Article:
Gene and Rick lead us on a brief, pre-dinner orientation walk.  Getting lost is easy enough.  Getting un-lost is almost as easy, so long as you know your way from a major landmark. Uh, so which way to Piazza San Marco?Most major pedestrian intersections (that's a joke: in Venice, all street intersections are pedestrian) have signs indicating directions to Accademia (which is right across the Grand Canal from our hotel) and/or "Per S Marco" ("To St. Mark's Plaza", a 5 minute walk from the hotel) and/or Rialto (which is nowhere near our hotel, but has some fun shopping and viewing opportunities).  Gene and Rick try to take us on the direct route to Piazza San Marco, but it is choked with crowds exiting Piazza St. Stephen after a flag tossing "tournament." Piazza San Marcos, bells, pigeons, crowds, and allWe re-route and enter P. San Marco as the campanile (bell tower) goes off, hundreds of pigeons start flying about, and crowds are everywhere.  We shop and share gelato (lemon and peach -- excellent!).  Six o'clock approaches and departs -- still no bells.  6:13, and the bells go off.  We ask a store clerk what's the deal with the clock?  She says it goes off according to when the guy sets the clock.  No problema.  (Later, Rick relates how he photographed, in a single shot, three clocks in an Italian train station:  each clock was set differently, with a 15 minute spread between them.)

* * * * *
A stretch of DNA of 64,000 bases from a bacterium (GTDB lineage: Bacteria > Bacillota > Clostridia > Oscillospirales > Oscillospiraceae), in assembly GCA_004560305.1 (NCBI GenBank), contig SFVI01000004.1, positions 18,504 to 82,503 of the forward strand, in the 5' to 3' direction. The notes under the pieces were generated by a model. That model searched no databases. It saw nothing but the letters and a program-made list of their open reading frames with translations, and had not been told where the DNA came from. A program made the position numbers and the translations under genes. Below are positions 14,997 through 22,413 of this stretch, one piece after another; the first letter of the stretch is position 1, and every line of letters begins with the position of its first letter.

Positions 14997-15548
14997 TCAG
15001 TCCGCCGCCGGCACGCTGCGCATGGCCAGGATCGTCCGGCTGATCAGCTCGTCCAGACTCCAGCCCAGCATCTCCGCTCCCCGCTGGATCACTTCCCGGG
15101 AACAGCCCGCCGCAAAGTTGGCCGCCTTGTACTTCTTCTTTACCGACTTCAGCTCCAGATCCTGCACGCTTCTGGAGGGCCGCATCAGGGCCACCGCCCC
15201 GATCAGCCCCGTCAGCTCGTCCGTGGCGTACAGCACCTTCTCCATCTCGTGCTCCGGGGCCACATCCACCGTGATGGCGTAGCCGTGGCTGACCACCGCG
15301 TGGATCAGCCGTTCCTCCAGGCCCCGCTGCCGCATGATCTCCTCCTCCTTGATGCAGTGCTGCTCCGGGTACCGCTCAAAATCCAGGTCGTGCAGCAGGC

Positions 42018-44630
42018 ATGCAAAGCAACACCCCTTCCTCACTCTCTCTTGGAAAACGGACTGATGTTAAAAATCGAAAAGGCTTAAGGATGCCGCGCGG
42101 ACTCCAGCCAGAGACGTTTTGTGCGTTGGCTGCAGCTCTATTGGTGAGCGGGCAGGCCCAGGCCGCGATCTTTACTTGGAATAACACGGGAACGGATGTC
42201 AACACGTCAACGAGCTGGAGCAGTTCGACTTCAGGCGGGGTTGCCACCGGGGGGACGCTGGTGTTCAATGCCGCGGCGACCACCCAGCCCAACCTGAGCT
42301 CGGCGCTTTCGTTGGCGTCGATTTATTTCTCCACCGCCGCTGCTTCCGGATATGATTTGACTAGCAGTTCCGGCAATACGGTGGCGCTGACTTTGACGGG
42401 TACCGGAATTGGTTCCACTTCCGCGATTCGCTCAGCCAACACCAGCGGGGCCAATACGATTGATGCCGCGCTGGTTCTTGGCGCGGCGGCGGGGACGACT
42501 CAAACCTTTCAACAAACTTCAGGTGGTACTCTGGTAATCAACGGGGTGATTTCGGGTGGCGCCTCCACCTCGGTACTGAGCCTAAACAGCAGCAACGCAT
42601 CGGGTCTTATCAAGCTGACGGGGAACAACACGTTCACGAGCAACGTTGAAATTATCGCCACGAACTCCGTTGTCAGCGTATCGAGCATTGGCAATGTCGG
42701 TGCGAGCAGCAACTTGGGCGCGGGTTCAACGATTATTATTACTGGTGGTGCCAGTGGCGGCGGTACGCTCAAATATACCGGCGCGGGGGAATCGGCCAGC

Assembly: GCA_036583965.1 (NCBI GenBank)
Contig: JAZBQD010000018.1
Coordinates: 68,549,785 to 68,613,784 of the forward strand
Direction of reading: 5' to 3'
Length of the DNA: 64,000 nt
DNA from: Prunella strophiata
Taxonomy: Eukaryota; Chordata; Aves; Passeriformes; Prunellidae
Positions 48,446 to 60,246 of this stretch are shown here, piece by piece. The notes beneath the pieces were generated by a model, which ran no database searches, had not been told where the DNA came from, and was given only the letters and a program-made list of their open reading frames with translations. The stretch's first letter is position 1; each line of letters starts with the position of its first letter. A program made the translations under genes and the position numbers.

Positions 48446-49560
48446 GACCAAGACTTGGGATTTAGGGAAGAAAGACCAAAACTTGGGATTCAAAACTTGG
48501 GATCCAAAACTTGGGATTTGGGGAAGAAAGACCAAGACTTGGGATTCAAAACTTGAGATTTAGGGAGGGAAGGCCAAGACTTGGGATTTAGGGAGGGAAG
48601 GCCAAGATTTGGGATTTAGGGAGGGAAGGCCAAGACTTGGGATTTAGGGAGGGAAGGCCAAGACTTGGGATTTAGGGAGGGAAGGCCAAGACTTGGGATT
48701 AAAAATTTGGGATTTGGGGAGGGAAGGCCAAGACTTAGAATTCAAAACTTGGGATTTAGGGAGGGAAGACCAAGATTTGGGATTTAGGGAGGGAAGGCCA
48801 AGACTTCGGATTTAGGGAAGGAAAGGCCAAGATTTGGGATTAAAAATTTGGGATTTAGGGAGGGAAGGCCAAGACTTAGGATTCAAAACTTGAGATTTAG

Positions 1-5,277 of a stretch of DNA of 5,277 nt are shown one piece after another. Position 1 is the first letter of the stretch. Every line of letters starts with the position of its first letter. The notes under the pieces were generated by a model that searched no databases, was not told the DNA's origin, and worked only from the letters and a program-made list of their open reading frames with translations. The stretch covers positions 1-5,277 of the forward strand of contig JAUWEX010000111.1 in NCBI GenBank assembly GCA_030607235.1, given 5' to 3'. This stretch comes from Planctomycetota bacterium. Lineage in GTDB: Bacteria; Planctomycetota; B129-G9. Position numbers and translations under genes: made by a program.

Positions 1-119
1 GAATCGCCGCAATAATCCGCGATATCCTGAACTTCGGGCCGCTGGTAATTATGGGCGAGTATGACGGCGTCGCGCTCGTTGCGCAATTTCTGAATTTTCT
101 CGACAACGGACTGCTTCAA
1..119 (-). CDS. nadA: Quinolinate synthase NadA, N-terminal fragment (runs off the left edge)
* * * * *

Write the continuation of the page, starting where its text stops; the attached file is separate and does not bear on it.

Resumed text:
Dinner is outdoors in a cafe on Accademia side (which Rick recommends for less touristy fare).  "Four Seasons" pizza (mushrooms, marinated artichoke, ham, and cheese), vino, and water.  The pizza is very good -- thin crust, like New York.  (I have to admit that I had believed pizza to be to Italian cuisine as fortune cookies are to Chinese cuisine -- American bastardizations/fabrications.  I was very wrong.)  After dinner, Robert serenades Donelyn (and us) with an aria from La Bohème.  What an excellent voice he has.  I'll take that over Dino, any day!

We walk over to the Bridge of Sighs, connecting the Doge's Palace and the Prison.  Gene reads Byron's poem about the Bridge.  Then we walk back across the Accademia Bridge, in time to see a full moon rise over the Grand Canal, accompanied by Jupiter.  What a sight!

Brig and I hike over to the Rialto Bridge, and window-shop a little bit.  We covet a beautiful red, blue, and woven white glass bottle across from the (sheesh!) McDonalds.  We may have to go back for it.  (After seeing the price on similar stuff, we never did go back.)

By the time we return to the hotel, it's too late to call Stevi to arrange to meet.  Tomorrow morning, I guess.
It's time to do a wash.  I'm ready for a sink run, but Brig wants to use a laundromat.  Since it's Sunday, that means waiting.  Because of the tight scheduling, I go ahead and do a wash in the sink.  Thank goodness for Woolite and that clothesline made of surgical rubber tubing.

I climb up the stairs, do my journal duty, and quickly fall asleep.